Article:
80/20 Triathlon (revisited) with Matt Fitzgerald | EP#152
Research has shown that cyclists, runners, triathletes, and other endurance athletes improve the most when they consistently do 80 percent of their training at low intensity and the other 20 percent at a moderate to high intensity. Matt Fitzgerald, co-author of the new book "80/20 Triathlon" explains what 80/20 training is all about and answer commonly asked questions.
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In this Episode you'll learn about:
- What Matt would put on a t-shirt if he had to distill 80/10 Triathlon down to a very short and concise slogan.
- The proper planning and the proper execution of 80/20 training.
- Is there "wiggle room" in the 80/20 percentages?
- Should you apply 80/20 within each discipline or simply across all your training?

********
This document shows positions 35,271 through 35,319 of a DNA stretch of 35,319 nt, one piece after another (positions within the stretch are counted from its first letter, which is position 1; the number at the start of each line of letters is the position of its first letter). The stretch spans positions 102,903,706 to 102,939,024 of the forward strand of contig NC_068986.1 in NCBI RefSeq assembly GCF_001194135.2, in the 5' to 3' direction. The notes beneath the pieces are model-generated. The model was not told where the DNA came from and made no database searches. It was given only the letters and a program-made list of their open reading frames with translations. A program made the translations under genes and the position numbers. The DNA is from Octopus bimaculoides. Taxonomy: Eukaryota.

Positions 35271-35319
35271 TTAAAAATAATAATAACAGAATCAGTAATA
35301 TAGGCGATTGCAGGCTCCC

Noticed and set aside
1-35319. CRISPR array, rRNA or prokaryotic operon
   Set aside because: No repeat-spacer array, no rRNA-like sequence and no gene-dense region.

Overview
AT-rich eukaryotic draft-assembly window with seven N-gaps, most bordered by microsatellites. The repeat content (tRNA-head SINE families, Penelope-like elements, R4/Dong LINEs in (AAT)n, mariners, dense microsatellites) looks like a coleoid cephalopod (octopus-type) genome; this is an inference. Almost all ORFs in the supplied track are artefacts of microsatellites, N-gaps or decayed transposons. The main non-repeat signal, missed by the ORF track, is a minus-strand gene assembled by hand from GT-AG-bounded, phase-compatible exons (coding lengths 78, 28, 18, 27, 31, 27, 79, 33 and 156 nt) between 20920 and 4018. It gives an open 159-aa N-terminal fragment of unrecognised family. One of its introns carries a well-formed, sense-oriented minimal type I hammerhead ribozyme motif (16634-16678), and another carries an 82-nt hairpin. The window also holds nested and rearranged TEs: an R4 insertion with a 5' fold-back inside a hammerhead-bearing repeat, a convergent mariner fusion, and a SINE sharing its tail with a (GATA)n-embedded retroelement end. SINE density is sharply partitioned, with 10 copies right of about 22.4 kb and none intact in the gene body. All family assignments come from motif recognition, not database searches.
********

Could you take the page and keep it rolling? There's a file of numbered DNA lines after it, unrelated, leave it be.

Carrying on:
- The most common mistake age-groupers make: not executing the easy training easy enough.
- How are easy, moderate, and high intensity percentages calculated?
- The difference between 80/20 training and polarised training.
- What to do with the 20% of moderate to high intensity.
About Matt Fitzgerald
- Matt is a famous coach, author, endurance athlete and nutritionist.
- Matt co-wrote the book 80/20 Triathlon with David Warden, which was recently released.
- The take home message of the book is slow down to get faster.
- The most common and costly mistake that endurance athletes make in their training is spending too much time at a moderate intensity instead of a low or high intensity.
Most endurance athletes spend more than half their time at moderate intensity.
- The 80/20 ratio refers to the idea that the most effective way to train is 80% of total time at low intensity, and 20% at moderate to high intensity.
- For 80/20 purposes the threshold that matters is the ventilatory threshold.